16. 16. What do we do? Create a toolbox!  Make permission slips for yourself  Write out & repeat positive affirmations
  17. 17. What do we do? Create a toolbox!  Free-write  Pomodoros  Make a list of favorite writing warm-ups:  Journal  Visual thinking (mindmap, sketch)  New vocab  Read about writing (Write Your Dissertation in 15 Minutes a Day; Writing Your Journal Article in 12 Weeks, etc.)
  18. 18. What do we do? Create routines 1. Do something you find calming for 5-10 minutes 2. Set your intention/goal for your writing session & share with your accountability partner 3. Choose & complete your favorite writing warm-up 4. Set your timer and get started! 5. Use grounding techniques and free-writing when anxiety rises 6. When your session is over, make note of what worked well & what you accomplished 7. Fill out your writing log & note what to work on tomorrow 8. Reward yourself!
  19. 19. What do we do? Organize…  Find or start a writing group Share your writing OFTEN! (especially your rough – read chaotic, f*&!$’d-up – drafts)  Find an accountability partner  Create a timeline and share it with your committee and ask them to hold you to it.  Create a personal support system
  20. 20. What do we do? Resources Reading  On Trauma:  Trauma Resource Institute  National Institute of Mental Health: PTSD  International Society for Traumatic Stress Studies  The Perils of Perfectionism  For more information on EMDR therapy, check out:  EMDR Institute, Inc. Brené Brown’s Books & Talks:  I Thought it Was Just Me (but it isn’t): Making the Journey from ‘What will people think?’ to ‘I am enough’ The Gifts of Imperfection: Let Go of Who You Think You’re Supposed to Be and Embrace Who You Are.  Brené Brown’s TED talks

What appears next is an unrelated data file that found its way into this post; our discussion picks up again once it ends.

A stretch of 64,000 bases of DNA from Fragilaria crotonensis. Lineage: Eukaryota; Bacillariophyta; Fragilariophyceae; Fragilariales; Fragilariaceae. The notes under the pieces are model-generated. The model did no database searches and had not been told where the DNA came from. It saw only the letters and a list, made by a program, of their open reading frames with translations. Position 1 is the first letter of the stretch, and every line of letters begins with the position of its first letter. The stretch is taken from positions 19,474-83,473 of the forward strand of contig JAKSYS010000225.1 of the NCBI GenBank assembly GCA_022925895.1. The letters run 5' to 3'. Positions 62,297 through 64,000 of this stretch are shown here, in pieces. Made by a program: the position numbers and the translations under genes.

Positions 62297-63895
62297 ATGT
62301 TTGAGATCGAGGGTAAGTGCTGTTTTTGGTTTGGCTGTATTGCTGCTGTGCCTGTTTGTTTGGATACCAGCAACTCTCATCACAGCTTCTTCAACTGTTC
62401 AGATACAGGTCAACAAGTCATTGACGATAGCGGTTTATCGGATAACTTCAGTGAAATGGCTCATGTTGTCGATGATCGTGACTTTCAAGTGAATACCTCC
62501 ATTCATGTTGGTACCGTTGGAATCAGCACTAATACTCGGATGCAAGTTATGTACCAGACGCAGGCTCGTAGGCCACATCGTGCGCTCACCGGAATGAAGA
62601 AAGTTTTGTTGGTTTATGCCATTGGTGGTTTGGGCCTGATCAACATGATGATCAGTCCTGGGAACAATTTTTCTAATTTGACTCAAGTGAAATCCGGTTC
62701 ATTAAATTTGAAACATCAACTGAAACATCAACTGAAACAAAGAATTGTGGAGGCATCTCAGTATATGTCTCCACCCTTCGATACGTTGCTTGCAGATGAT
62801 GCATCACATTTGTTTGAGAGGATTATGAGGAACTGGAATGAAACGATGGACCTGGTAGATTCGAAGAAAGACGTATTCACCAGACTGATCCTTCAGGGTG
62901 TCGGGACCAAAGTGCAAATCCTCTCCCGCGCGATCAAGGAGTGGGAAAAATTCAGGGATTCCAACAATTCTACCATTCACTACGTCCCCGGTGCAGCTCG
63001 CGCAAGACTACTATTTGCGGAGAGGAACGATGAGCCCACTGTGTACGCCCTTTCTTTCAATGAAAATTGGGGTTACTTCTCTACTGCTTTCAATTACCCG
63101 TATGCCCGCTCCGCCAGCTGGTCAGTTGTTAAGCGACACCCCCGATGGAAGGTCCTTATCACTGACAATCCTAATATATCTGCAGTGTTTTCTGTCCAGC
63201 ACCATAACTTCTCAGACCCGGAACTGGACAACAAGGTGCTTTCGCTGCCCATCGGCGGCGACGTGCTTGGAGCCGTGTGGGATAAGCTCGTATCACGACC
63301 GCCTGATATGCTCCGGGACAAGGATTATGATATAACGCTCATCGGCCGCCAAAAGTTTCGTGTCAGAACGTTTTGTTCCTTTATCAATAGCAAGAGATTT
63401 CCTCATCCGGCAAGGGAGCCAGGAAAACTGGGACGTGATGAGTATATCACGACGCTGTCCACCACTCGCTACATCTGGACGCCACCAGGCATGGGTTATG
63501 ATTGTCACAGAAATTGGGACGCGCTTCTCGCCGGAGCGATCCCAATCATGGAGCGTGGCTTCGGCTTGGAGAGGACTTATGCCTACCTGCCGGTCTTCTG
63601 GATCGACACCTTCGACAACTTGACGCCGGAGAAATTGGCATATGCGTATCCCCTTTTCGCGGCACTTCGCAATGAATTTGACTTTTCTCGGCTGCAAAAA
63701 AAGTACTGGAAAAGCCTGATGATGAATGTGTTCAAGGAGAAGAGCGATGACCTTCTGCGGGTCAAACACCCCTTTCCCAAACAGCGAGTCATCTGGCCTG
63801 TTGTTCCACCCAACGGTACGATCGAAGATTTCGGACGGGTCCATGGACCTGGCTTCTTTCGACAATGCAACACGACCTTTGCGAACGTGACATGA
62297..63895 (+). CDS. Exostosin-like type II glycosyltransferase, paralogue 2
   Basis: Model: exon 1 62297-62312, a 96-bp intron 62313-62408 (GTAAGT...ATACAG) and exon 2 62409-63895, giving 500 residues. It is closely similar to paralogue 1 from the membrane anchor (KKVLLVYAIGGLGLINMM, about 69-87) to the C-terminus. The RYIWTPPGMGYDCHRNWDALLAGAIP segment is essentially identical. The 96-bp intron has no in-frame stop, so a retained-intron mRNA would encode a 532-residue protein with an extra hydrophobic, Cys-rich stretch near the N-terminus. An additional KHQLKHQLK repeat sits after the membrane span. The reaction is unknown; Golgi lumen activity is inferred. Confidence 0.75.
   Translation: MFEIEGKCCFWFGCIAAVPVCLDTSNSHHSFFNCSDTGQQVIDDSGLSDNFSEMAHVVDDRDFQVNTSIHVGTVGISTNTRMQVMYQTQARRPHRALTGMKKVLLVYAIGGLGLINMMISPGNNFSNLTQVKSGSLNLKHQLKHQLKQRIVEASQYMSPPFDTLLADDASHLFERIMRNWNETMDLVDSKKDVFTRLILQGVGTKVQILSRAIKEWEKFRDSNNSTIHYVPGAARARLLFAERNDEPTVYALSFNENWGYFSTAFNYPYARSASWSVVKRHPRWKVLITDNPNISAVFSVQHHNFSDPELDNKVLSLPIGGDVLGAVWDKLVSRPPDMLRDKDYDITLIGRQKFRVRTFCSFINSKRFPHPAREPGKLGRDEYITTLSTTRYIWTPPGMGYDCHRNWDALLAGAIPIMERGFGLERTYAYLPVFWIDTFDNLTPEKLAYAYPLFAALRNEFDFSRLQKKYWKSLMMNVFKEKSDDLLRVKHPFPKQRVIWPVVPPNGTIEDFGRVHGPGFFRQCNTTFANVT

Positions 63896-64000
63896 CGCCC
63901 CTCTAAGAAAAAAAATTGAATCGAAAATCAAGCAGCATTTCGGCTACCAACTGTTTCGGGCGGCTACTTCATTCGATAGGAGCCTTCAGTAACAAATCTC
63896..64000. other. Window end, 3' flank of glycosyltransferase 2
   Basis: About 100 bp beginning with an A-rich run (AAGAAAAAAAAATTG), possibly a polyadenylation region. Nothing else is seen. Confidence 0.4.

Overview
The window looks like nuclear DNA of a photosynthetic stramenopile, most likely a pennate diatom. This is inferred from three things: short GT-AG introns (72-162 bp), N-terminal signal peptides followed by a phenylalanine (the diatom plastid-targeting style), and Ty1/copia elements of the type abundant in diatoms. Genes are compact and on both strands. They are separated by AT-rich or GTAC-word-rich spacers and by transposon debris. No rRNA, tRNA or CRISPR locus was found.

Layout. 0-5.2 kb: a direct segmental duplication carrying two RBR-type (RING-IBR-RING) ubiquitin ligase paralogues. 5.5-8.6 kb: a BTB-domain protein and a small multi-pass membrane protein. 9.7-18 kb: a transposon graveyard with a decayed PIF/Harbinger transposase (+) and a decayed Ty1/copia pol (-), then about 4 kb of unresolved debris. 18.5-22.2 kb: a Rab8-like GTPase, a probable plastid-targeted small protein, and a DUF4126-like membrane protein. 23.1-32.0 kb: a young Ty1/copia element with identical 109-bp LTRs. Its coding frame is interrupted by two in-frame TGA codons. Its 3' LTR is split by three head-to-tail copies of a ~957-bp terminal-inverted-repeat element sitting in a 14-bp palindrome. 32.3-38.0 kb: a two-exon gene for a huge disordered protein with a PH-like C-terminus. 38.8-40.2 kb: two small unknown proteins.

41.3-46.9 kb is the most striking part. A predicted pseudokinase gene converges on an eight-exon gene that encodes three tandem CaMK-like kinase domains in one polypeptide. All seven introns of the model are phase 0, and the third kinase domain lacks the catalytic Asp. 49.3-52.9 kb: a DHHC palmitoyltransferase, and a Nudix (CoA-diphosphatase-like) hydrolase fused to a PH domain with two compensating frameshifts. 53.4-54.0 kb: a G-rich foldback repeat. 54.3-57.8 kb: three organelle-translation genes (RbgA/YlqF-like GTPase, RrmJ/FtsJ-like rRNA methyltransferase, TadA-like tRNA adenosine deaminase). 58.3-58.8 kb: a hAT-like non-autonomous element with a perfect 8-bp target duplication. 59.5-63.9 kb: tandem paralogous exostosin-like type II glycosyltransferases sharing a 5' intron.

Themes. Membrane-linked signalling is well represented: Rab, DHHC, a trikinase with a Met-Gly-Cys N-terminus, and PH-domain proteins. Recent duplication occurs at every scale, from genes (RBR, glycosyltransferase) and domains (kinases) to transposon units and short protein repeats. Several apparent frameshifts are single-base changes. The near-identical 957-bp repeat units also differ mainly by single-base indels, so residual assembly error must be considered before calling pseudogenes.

21. 21. What do we do? Resources – Apps & More Apps More Tips  BSDR Player (Bilateral Sounds Desensitization and Reprocessing)- This app is $9.99 and available for both iPhones and Android.  iChill: This free app is available for both iPhones and Android and provides guided steps to bring you back into the present and out of a panicked state.  Relax M.P. (Premium) ($2.99): This app is also available for both iPhones and the link in the title takes you the Google Play Store for Android devices. I’ve found the Concentration Beta waves really helpful in promoting focus for set periods of time.  Writing prompts in this worksheet will help you recognize your physiological response to stressors.  Practice mindfulness meditation.  Try an app like Rest and Relax ($0.99 on both iPhones and Android) if you’re just getting started  Meditation Oasis (iTunes podcast)  Eva Lantsoght’s GradHacker article.  UCLA also has an excellent podcast series of mindfulness meditations (search iTunes)
  22. 22. Finally… stick to it! This is not easy. You have to stick to it and surround yourself with supportive, understanding people. Don’t be surprised by the roller coaster. It will get better!